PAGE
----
The United States Women’s National Team is, objectively, a better program than their male counterparts. Despite this, the latter get paid way more, and as a result, the women’s squad has fought for equal pay for years. Things went to another level on Friday morning, when it was revealed that the defending Women’s World Cup champions have turned to the legal system.
According to the New York Times, 28 members of the USWNT filed a lawsuit against the United States Soccer Federation, claiming the governing body for soccer in the country has breached the Equal Pay Act and Title VII of the Civil Rights Act of 1964 by participating in gender-based discrimination, stemming from the fact that they are not compensated to the same extent as their male counterparts.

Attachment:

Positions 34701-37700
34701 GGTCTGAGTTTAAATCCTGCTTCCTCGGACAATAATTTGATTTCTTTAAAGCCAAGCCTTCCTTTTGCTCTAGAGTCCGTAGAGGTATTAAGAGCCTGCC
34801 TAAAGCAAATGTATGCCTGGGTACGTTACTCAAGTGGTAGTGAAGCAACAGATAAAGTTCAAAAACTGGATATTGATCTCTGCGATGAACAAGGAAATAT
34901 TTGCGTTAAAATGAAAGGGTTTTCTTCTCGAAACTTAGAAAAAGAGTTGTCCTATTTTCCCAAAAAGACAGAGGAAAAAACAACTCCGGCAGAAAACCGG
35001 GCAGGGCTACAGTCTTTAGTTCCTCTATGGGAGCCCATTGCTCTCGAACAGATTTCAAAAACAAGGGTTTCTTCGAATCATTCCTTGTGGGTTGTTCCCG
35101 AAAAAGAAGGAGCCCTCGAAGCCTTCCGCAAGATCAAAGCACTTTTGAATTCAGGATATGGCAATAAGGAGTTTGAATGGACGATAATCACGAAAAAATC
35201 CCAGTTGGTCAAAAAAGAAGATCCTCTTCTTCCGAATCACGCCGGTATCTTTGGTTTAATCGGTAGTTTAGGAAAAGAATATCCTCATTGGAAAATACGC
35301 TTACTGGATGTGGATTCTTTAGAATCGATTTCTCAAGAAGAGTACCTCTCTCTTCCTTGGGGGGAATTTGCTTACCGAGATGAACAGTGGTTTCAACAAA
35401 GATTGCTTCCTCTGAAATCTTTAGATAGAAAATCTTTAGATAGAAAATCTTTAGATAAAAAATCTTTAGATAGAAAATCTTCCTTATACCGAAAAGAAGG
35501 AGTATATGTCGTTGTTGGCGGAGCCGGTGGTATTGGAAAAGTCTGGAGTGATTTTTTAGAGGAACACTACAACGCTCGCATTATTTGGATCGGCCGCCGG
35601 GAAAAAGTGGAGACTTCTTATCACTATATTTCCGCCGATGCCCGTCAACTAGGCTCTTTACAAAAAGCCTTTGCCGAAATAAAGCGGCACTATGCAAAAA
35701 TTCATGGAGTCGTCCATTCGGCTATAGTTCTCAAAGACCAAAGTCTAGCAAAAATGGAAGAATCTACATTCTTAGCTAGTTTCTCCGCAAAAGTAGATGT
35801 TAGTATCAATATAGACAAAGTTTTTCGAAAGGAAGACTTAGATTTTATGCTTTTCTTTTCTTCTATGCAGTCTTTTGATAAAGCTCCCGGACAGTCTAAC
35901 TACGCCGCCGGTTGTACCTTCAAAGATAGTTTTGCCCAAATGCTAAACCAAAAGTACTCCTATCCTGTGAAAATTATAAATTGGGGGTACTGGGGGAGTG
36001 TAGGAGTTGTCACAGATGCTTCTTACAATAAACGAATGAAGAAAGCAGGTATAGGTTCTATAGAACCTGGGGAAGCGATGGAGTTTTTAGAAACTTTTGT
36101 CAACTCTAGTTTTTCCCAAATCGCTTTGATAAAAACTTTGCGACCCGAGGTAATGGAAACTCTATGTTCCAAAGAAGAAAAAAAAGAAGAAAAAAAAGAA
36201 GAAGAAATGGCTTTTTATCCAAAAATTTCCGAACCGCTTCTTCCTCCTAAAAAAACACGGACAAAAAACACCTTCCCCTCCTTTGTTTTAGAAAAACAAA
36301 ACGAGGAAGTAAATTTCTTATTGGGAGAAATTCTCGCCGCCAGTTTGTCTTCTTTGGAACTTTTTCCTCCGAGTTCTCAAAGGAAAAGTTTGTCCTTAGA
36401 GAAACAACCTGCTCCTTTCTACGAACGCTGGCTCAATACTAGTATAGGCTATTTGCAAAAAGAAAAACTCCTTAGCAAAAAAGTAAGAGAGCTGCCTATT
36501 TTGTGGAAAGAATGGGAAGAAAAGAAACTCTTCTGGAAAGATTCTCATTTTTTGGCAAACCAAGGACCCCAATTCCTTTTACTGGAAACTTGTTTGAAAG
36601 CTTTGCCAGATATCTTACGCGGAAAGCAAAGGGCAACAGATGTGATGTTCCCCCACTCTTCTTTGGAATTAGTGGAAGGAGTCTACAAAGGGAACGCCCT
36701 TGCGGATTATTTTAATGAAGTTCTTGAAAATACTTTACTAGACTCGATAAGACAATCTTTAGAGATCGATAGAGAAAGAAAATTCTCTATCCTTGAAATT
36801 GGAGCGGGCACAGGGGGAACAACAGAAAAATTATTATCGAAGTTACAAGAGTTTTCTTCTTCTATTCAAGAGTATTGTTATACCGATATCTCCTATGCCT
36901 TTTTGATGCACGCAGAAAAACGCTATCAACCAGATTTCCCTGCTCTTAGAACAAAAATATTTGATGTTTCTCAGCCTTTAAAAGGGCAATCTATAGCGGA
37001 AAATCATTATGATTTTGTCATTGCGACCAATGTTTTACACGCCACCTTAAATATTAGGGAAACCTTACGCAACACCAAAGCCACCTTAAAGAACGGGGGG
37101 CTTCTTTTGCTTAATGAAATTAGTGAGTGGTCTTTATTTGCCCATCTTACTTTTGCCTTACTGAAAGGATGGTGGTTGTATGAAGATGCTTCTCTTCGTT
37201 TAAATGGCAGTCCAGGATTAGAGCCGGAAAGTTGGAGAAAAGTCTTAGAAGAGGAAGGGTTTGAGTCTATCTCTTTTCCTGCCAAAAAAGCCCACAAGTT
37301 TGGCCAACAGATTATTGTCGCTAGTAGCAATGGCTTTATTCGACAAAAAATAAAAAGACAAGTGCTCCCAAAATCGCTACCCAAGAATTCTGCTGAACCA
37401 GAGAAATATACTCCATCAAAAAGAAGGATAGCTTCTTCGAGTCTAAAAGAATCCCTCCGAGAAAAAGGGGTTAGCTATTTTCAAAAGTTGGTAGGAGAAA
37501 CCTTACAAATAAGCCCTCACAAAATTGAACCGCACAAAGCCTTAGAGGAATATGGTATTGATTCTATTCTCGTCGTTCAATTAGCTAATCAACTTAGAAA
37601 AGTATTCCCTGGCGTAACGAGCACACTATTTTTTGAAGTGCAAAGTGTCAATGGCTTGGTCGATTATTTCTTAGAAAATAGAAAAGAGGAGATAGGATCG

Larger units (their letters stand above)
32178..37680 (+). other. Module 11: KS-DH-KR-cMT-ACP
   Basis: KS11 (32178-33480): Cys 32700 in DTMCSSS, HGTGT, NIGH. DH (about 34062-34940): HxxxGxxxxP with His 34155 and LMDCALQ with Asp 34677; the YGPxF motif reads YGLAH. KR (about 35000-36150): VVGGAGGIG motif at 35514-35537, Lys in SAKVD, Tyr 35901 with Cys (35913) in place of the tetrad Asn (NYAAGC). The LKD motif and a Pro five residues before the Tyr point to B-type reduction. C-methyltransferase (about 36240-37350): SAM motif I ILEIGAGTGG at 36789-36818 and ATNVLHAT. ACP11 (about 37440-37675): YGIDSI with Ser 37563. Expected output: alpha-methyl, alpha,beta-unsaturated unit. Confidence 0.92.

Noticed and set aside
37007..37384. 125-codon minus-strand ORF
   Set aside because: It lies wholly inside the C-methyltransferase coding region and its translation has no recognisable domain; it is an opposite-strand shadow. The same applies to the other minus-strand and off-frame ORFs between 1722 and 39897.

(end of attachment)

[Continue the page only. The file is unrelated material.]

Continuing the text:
“Despite the fact that these female and male players are called upon to perform the same job responsibilities on their teams and participate in international competitions for their single common employer, the USSF, the female players have been consistently paid less money than their male counterparts,” the lawsuit says. “This is true even though their performance has been superior to that of the male players – with the female players, in contrast to male players, becoming world champions.”